The Red Shoes

The Red Shoes is a spectacular 1948 movie woven around Hans Christian Andersen’s fairy tale by the same title.  It tells the story of a young, aspiring dancer taken in by a prestigious touring company.  The director, who believes that one cannot love and be a great artist, makes it his mission to turn her into the greatest dancer of her generation.  Unfortunately for her she falls in love with the company’s composer and is told to make the choice of her life: be a dancer or be with her husband.

The film is beautifully done in every way.  The dance sequence of The Red Shoes ballet is one of the best dance sequences that exists on film.  Watch it now, I’ll wait.  It takes advantage of the medium to do dramatic costume changes without breaking the forward momentum of the piece.  The lead’s covetous red shoes slip on her feet in a second and lace up of their own accord.  This touch gives the shoes agency and power that would be much harder to do in a live presentation.  Those shoes carry her through a joyous festival where she dances with vitality in an outpouring of youth and gaiety.  As the festival ends, she finds she cannot stop dancing.  She tries to go home, dancing over scattering fliers and discarded festival trash.  At her doorstep she repeats some phrases, now imbued with fear instead of joy.  We see the world from her perspective, whirling crazily, then flash to her wide, scared eyes.  The shoes carry her through a dream-world where newspapers take human form to dance with her and elegant parties appear as a backdrop to her torment.  Hauntingly, at the end she dances through her own memorial, collapsing at the priest’s feet.  He slips the shoes off, and she dies calmly in his arms.

The Red Shoes is a story within a story.  Over the course of the film it becomes clear that the lead’s life will parallel that of the poor girl she portrays in the ballet.  This starts slowly, imperceptibly, when she meets the director of the company she will join at a party.  He is a foil for Serge Diaghilev, the infamous director of the Ballet Russes.  He asks her “why do you want to dance?”  She replies with the question, “why do you want to live?”  Taken aback, he responds.  “I do not know exactly why, but I must.”  “That’s my answer, too.”  She says.

Over the course of the film she toils to become a great ballerina.  Her journey is cut short when the director discovers her relationship with the company’s composer, and he fires them both rather than admit he is wrong about the combination of love and art.  He insists that love is weakness and has no place in art.  She resigns herself and takes leave with the composer, and marries him a short time after.  Now here’s where it gets crazy: on a journey to see her mother in France, she happens to pass through old dancing stomping grounds and runs into the director.  He convinces her to dance a re-staging of The Red Shoes.  At the same time her husband’s first opera is premiering in London.  As she’s getting ready to dance, her husband appears.  He begs her to return with him and she counters with “wait until after the performance!”  The director appears and insists she choose between love and art, which causes her to run and jump in front of an oncoming train.  Her husband takes off her red toe shoes and she dies in his arms.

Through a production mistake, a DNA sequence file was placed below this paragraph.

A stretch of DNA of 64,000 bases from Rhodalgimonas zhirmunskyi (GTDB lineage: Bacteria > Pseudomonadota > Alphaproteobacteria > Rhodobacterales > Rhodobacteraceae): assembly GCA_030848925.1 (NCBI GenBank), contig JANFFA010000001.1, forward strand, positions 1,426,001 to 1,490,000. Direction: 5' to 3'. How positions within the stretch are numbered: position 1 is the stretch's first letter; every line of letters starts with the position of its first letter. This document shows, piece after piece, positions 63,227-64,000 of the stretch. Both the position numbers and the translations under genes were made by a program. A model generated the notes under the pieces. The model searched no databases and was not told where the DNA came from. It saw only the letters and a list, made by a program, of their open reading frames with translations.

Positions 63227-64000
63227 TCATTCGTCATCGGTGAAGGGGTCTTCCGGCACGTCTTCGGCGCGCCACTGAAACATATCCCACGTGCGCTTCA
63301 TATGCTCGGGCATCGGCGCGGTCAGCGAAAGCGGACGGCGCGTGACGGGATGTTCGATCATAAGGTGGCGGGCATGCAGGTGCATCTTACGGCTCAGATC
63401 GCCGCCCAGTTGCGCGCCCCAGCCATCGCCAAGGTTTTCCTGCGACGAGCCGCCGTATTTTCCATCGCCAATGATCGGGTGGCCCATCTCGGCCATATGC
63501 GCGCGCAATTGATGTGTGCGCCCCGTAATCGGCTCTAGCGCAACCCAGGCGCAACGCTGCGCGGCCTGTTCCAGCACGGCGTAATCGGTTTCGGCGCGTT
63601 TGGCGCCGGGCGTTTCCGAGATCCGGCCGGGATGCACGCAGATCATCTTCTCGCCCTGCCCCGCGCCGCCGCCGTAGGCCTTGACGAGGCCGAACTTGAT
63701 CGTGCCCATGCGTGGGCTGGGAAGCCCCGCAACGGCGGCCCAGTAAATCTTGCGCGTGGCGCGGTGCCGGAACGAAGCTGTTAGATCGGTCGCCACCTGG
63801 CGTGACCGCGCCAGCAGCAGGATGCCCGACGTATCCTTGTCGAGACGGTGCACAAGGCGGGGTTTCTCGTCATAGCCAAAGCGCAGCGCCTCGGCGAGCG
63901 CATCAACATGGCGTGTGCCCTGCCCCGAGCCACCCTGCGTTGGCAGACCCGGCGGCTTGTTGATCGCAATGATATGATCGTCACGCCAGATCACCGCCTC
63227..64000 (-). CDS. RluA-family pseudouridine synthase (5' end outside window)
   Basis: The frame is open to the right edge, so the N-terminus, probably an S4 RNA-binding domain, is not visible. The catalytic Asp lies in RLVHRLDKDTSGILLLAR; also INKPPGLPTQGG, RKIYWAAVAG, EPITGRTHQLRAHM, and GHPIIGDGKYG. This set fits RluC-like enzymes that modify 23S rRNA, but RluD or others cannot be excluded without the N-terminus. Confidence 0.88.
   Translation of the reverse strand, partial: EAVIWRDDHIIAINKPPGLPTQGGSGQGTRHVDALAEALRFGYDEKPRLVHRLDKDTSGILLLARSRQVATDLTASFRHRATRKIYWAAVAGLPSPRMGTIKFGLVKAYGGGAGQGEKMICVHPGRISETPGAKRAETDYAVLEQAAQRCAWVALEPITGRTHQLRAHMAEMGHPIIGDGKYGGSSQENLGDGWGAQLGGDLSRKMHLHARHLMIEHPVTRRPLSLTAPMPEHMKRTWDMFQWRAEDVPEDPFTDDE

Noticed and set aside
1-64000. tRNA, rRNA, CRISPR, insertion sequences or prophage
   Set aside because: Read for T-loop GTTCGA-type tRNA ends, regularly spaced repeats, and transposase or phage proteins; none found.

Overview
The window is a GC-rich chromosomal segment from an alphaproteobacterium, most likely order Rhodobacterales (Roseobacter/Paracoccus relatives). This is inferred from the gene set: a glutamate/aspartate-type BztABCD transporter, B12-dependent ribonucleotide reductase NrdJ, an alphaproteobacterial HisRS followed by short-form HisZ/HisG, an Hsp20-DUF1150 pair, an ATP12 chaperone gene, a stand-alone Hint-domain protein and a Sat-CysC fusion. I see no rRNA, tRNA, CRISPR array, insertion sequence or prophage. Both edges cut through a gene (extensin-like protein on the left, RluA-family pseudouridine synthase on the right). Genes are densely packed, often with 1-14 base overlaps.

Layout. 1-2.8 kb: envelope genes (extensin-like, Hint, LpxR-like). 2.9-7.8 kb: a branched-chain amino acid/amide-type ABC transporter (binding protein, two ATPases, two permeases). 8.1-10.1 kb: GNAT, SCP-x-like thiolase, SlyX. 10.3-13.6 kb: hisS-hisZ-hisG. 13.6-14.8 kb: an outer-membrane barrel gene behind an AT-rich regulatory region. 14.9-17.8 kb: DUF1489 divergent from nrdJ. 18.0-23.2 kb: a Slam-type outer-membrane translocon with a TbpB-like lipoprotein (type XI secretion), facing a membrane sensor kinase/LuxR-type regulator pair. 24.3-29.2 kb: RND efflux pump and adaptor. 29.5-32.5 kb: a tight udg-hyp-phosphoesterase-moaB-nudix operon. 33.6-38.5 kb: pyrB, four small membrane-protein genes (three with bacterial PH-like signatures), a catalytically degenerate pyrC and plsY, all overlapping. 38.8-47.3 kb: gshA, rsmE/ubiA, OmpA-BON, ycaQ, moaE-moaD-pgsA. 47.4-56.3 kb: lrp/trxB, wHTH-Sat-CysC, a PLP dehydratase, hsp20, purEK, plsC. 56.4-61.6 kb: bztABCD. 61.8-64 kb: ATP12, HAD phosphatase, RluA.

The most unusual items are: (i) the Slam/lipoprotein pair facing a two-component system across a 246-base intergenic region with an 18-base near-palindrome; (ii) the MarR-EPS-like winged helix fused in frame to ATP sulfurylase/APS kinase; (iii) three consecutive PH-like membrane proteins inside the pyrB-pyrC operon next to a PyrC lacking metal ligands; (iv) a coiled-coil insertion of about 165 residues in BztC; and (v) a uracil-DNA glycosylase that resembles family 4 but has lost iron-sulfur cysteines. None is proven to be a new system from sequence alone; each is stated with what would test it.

For those of you who have seen Black Swan with Natalie Portman, this will sound familiar.  In that film the lead dancer drives herself into insanity to give the performance of her life.  During the final ballet sequence of the movie she finally reaches a balance between her dark and light sides, but in the end she still dies.  And it’s all worth it, for one singular performance.  Although I love both films, I downright dislike the endings.  The women are completely controlled by the male figures in the film beside them and behind the camera filming them.  In Black Swan, for example, if Portman’s character lived, she would be able to give performance after performance, finally understanding how to access and use her whole self in her art.  In The Red Shoes, why doesn’t the husband support his wife’s dancing?  Why doesn’t anyone stand up to the director and politely note that he is full of shit?  I don’t buy the interpretation that she died for her art;  I think she died because she was presented with a choice with an excluded middle and it broke her.  This is the saddest of all deaths.

The ballet is made ever more beautiful, and the story line ever more implausible, by the performance of Moira Shearer.  She was a red-headed Scottish dancer who shared roles with the better-known Margo Fonteyn during the course of her career.  Although she never attained the stage popularity of Fonteyn, she became an accomplished actress in addition to her distinguished ballet career.  She also had a full family life that included four children and a loving husband.  She clearly did not face the artificial choice placed on her character’s shoulders, which makes the movie’s choice to kill her all about creating the story-within-a-story symmetry and not because it made sense for the characters or the time.  I actually thought the movie was going to end with her dying at the end of the titular ballet sequence, or over the course of the director shaping her into a great dancer, as I could easily see him working ballerinas to death or near it.

Still, watch the movie.  Pay close attention to the dancing, and to the way it was captured on film.  It is more than worth enduring the sub-par ending.  The film has been, and continues to be, extremely influential: for example, the techniques used in the fight scenes of Raging Bull have been attributed to the titular ballet sequence.  Watch it for the beauty of the film, for the talent of Moira Shearer, and for those delightful red shoes.


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